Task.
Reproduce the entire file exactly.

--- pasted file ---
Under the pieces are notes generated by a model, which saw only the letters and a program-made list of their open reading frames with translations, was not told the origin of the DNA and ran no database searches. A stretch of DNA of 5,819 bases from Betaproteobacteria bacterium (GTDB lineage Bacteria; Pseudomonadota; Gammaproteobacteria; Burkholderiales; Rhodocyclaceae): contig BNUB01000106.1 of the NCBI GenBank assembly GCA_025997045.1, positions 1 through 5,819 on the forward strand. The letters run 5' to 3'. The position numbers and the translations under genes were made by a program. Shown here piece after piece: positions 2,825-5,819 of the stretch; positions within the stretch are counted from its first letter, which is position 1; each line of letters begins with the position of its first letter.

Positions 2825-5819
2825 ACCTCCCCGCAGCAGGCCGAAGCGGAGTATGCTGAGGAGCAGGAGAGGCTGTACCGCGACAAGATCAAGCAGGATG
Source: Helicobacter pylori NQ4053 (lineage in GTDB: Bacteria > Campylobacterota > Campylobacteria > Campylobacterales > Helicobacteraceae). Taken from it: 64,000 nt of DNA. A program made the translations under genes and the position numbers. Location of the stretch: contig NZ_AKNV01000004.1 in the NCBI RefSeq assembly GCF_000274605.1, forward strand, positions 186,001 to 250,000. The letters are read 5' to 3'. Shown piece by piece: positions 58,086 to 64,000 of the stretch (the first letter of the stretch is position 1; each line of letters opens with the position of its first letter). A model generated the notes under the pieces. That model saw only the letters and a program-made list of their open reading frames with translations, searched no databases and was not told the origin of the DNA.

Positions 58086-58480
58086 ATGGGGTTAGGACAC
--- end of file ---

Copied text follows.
Under the pieces are notes generated by a model, which saw only the letters and a program-made list of their open reading frames with translations, was not told the origin of the DNA and ran no database searches. A stretch of DNA of 5,819 bases from Betaproteobacteria bacterium (GTDB lineage Bacteria; Pseudomonadota; Gammaproteobacteria; Burkholderiales; Rhodocyclaceae): contig BNUB01000106.1 of the NCBI GenBank assembly GCA_025997045.1, positions 1 through 5,819 on the forward strand. The letters run 5' to 3'. The position numbers and the translations under genes were made by a program. Shown here piece after piece: positions 2,825-5,819 of the stretch; positions within the stretch are counted from its first letter, which is position 1; each line of letters begins with the position of its first letter.

Positions 2825-5819
2825 ACCTCCCCGCAGCAGGCCGAAGCGGAGTATGCTGAGGAGCAGGAGAGGCTGTACCGCGACAAGATCAAGCAGGATG
Source: Helicobacter pylori NQ4053 (lineage in GTDB: Bacteria > Campylobacterota > Campylobacteria > Campylobacterales > Helicobacteraceae). Taken from it: 64,000 nt of DNA. A program made the translations under genes and the position numbers. Location of the stretch: contig NZ_AKNV01000004.1 in the NCBI RefSeq assembly GCF_000274605.1, forward strand, positions 186,001 to 250,000. The letters are read 5' to 3'. Shown piece by piece: positions 58,086 to 64,000 of the stretch (the first letter of the stretch is position 1; each line of letters opens with the position of its first letter). A model generated the notes under the pieces. That model saw only the letters and a program-made list of their open reading frames with translations, searched no databases and was not told the origin of the DNA.

Positions 58086-58480
58086 ATGGGGTTAGGACAC